School for Social Work
This exploratory study was undertaken to determine the model(s) by which the National Association of Social Workers (NASW) understands issues related to overweight and obesity as represented by their published web content. Since two-thirds of the American population is categorized as overweight or obese, it is important that the NASW address social workers' roles in working with these individuals. As one of the public faces of the organization, the NASW website is an ideal forum for communicating an overarching model that represents the NASW's understanding of issues related to working with overweight or obese individuals as well as propose recommendations for best practices in both clinical and social justice work. Nineteen published web articles that discussed issues of overweight and obesity were retrieved from the NASW's website and analyzed. In total, 278 article segments were identified for analysis and were then coded by themes and sub-themes. Based on this analysis of their web content, it appears that the NASW has chosen to frame issues of overweight and obesity primarily as medical issues. The NASW web content also recommends a broad range of roles for social workers in working with overweight individuals. Unfortunately, the NASW's web content does not substantively address issues of prejudice and discrimination against those who are overweight or obese and does not recommend methods for social workers to address these important social justice issues. Since articles on the NASW website represent the organization's public face, it is important that the NASW "weigh in" regarding social justice work for this population.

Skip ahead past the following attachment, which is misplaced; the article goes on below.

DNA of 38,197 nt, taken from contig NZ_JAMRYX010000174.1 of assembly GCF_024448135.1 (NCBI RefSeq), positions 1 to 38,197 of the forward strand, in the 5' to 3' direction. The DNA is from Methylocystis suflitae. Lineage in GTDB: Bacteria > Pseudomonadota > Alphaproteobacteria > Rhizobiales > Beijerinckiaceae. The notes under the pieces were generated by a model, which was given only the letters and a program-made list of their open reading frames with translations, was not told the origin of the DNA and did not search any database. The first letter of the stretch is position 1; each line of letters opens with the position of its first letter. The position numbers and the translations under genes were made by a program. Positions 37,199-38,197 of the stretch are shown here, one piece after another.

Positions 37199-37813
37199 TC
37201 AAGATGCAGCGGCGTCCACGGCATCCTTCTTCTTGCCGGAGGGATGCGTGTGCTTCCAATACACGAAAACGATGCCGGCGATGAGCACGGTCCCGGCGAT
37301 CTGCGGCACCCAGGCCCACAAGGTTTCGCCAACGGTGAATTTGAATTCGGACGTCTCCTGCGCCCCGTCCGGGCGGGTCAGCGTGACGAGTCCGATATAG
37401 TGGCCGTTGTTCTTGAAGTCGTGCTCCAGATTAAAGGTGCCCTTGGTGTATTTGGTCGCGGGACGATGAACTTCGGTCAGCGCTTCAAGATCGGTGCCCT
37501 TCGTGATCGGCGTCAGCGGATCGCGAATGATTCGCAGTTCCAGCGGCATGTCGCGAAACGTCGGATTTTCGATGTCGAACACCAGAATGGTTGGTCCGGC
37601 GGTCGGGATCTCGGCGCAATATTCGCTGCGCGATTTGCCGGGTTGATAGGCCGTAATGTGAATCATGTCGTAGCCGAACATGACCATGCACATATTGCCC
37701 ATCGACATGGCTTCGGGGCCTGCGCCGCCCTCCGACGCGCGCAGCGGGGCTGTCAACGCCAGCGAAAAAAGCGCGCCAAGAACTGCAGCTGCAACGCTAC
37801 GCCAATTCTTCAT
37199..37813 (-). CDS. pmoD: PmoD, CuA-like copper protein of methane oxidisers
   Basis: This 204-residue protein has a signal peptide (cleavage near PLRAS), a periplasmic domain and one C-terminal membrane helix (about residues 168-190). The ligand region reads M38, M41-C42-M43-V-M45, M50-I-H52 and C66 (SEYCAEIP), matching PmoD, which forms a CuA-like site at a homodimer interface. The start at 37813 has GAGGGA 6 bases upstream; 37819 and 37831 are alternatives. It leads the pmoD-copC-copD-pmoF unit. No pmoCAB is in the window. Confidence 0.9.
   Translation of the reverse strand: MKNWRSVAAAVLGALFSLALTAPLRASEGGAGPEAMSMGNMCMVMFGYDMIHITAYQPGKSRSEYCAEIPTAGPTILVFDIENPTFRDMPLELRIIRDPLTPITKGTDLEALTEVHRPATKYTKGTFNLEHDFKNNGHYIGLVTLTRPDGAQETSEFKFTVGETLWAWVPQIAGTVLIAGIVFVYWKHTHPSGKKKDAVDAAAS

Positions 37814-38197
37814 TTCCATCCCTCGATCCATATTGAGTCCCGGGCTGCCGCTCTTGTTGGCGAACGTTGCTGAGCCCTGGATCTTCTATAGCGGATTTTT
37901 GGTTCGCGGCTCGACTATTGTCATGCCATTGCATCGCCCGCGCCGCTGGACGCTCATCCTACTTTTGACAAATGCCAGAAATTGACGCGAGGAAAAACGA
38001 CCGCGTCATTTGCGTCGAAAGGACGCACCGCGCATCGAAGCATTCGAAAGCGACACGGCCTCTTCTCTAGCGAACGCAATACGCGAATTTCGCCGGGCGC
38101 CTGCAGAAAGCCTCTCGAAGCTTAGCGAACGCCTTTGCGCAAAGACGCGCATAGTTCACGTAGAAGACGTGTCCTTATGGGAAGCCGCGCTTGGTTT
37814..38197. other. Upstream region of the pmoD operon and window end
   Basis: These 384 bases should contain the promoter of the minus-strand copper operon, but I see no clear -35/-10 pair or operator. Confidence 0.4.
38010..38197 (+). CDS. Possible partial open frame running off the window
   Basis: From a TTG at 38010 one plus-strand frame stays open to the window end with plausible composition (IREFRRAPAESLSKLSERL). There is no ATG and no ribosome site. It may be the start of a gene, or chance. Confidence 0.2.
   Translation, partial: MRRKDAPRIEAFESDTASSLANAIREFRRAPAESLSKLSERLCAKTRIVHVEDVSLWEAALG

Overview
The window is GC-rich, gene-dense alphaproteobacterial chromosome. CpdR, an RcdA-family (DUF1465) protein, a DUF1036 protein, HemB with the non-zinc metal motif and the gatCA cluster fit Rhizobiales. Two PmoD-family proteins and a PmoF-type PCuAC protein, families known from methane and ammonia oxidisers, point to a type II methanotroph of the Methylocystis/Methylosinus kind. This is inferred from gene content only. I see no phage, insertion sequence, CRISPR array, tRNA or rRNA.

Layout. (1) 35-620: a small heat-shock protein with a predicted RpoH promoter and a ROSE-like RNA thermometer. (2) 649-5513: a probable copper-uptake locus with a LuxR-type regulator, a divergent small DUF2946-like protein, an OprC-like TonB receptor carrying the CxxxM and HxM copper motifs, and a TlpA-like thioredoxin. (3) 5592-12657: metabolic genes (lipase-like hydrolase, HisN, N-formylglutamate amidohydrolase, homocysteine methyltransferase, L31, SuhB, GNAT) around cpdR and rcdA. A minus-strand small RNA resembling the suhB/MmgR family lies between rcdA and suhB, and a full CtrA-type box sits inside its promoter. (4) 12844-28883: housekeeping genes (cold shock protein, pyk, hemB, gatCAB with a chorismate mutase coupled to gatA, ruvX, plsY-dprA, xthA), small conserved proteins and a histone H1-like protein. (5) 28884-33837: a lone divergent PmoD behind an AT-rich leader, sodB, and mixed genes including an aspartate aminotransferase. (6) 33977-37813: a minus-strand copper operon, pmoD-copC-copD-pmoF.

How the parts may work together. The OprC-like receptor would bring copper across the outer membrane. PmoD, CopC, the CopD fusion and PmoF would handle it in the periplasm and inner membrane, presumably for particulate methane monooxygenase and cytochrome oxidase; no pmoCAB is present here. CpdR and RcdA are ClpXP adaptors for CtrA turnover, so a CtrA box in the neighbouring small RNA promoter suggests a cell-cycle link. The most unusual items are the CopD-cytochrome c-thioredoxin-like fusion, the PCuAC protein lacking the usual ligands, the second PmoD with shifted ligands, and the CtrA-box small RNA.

Kanard, M. Elizabeth, "Weighing in : an analysis of the NASW's web-based content regarding theoretical issues and practice recommendations for social workers working with overweight and obese individuals" (2008). Masters Thesis, Smith College, Northampton, MA.